Ergonomics students use engineering principles to design safer, more comfortable
products for the office or home. These products can range from comfy chairs
to special keyboards or mouse pads designed to be easier on your wrists.
You don't always get a degree in ergonomics. In most cases, you'll be
studying mechanical or industrial engineering, though a few kinesiology
programs also offer ergonomics courses. Look for a program that offers the
opportunity to take classes and specialize in ergonomics, which is sometimes
also called human factors.
According to the Human Factors and Ergonomics Society (HFES), 67 schools
in North America offer graduate ergonomics programs. The society accredits
schools that meet certain criteria.
It's possible to get a four-year bachelor's degree in ergonomics, but most
programs are at the master's and PhD level. Professor Mark Chignell says
students entering the graduate program have bachelor's degrees in everything
from industrial, electrical or biomedical engineering to computer science
Because it's such a broad discipline, there's a wide range of classes
Chignell says his students complete "courses on research methods that cover
topics such as experimental design and statistical analysis and signal detection
theory. There are also courses on engineering psychology, cognitive work analysis
and theoretical foundations of human factors."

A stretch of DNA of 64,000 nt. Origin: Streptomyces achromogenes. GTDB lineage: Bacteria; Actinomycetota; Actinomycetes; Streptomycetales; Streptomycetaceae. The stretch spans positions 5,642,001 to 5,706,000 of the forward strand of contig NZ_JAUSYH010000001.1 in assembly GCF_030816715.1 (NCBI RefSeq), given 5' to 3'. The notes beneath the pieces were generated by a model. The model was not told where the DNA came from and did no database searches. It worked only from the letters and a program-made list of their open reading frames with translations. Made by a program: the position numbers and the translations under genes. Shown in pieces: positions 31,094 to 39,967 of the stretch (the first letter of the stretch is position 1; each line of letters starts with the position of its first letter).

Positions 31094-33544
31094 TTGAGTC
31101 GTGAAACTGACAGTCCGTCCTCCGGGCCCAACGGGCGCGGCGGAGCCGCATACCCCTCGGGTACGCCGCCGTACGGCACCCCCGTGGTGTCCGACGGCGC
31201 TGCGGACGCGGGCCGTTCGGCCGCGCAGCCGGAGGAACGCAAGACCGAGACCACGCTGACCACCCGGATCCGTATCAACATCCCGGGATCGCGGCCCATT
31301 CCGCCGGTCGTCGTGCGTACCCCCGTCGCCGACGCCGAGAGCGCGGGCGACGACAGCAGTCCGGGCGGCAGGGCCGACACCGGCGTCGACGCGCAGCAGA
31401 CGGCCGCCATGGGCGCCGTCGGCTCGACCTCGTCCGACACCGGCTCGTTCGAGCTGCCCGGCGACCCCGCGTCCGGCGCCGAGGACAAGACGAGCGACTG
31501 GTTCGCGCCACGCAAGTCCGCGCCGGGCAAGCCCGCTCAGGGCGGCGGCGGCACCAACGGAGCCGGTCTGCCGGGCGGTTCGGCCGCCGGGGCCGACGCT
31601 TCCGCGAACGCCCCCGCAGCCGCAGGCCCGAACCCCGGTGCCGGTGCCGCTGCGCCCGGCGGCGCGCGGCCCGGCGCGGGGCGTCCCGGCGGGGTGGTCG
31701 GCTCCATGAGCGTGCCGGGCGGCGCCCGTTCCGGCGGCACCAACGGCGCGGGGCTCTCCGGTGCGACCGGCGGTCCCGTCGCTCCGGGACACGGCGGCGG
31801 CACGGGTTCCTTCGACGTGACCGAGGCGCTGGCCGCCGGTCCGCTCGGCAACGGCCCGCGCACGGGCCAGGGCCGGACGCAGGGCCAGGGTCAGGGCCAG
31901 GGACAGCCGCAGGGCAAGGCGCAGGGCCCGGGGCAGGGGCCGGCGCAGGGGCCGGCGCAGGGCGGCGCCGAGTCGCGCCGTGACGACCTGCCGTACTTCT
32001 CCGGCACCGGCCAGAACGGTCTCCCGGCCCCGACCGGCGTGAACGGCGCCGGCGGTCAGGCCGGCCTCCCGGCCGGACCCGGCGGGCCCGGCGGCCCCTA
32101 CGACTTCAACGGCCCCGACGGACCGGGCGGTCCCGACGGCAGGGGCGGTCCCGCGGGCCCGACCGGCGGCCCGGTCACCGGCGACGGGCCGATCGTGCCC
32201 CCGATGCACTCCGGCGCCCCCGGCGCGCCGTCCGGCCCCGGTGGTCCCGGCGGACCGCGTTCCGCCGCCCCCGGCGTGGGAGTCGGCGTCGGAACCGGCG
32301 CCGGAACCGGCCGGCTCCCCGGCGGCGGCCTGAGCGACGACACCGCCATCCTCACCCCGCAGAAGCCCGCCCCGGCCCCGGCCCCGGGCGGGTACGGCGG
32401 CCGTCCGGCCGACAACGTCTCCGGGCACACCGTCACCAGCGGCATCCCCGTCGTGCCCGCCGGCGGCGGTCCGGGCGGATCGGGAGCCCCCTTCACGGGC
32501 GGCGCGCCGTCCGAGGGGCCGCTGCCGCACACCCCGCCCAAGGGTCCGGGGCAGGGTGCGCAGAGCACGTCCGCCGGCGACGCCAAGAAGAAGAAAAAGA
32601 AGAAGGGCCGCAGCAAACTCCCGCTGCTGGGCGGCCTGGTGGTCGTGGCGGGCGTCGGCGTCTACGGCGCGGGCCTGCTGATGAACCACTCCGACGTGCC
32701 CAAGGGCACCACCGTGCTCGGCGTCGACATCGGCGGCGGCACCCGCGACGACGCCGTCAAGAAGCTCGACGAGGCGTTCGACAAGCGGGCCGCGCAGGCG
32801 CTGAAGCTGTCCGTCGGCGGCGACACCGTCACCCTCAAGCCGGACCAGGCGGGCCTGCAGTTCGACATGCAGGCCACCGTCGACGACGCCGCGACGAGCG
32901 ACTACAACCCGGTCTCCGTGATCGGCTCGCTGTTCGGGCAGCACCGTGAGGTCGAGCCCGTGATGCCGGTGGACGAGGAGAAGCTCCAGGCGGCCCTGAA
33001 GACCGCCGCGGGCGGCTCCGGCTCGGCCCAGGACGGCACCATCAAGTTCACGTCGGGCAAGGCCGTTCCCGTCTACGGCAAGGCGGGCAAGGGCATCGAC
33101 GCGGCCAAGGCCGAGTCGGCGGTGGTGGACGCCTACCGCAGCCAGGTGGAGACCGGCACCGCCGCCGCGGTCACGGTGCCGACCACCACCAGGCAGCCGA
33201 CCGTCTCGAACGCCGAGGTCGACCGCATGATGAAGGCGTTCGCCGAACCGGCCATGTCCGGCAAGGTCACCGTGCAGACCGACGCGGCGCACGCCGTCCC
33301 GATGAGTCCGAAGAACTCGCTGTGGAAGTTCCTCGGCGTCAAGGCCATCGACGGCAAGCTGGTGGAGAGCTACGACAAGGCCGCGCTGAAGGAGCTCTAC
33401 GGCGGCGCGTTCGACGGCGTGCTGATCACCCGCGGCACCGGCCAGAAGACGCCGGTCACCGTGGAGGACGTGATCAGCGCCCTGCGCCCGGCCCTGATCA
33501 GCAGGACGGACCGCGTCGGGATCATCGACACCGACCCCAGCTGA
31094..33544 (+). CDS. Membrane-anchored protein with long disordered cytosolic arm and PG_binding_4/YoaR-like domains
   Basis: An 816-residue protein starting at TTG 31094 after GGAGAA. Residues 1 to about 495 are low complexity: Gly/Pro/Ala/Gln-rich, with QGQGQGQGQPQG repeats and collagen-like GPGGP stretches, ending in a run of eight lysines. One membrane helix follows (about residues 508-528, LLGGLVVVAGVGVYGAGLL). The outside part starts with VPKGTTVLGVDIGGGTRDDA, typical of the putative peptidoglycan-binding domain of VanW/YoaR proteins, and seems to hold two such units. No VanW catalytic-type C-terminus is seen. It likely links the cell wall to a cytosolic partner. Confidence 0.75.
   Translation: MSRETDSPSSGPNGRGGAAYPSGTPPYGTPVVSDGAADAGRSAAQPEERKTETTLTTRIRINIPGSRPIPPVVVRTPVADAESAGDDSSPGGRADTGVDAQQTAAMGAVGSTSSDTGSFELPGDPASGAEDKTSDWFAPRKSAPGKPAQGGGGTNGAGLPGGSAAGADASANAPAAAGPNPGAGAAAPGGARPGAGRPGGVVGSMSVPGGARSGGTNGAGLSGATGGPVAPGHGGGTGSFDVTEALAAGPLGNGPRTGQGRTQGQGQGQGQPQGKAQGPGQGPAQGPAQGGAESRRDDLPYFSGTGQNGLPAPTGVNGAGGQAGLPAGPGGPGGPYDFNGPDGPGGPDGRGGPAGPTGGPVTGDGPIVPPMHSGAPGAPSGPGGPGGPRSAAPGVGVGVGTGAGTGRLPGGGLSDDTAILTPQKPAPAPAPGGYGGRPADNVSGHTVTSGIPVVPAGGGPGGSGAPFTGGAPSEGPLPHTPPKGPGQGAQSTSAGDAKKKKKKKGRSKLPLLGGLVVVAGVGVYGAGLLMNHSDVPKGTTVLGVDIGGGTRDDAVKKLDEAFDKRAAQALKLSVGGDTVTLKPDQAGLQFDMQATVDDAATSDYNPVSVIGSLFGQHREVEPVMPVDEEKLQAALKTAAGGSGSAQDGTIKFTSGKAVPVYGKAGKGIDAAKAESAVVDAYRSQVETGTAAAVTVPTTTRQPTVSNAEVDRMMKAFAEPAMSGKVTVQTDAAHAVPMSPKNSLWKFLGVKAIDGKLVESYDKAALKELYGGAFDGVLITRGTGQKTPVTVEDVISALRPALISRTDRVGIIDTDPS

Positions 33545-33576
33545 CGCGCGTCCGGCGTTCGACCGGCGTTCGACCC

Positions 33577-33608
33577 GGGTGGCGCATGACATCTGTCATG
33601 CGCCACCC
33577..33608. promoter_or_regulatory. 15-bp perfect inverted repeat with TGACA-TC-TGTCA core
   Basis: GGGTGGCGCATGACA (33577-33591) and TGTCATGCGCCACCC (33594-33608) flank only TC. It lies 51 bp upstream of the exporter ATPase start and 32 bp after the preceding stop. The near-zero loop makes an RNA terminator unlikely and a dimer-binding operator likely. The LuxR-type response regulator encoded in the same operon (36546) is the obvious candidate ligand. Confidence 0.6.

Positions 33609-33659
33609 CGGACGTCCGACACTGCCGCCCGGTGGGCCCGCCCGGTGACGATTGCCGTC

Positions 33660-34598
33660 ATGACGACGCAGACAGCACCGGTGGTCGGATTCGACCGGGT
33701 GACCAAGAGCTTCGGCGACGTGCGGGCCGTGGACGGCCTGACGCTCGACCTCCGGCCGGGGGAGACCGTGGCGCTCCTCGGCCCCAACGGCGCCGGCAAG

Gary Mirka is an industrial engineering professor at North Carolina State
University. He says courses focus on things such as occupational biomechanics
Many programs offer a co-op option, where students get a paid work
placement in the field.
Applicants to the master's program need a good undergraduate academic record.
PhD candidates must display proven research abilities and a minimum A-minus
grade level at the master's level.
Mirka says high school students need a strong background in math and science.
"I would recommend trying to get as much math, biology and science as possible,"
"If your school offers an anatomy or physiology course, that would also
be of help."
Chignell says students should pay close attention to how well the tools
and processes people use fit them. "Watching people drive cars [and] use bank
machines are examples of opportunities to see problems and issues relating
to human-centered design," he says.
On top of tuition, you can also expect to pay for books and some project
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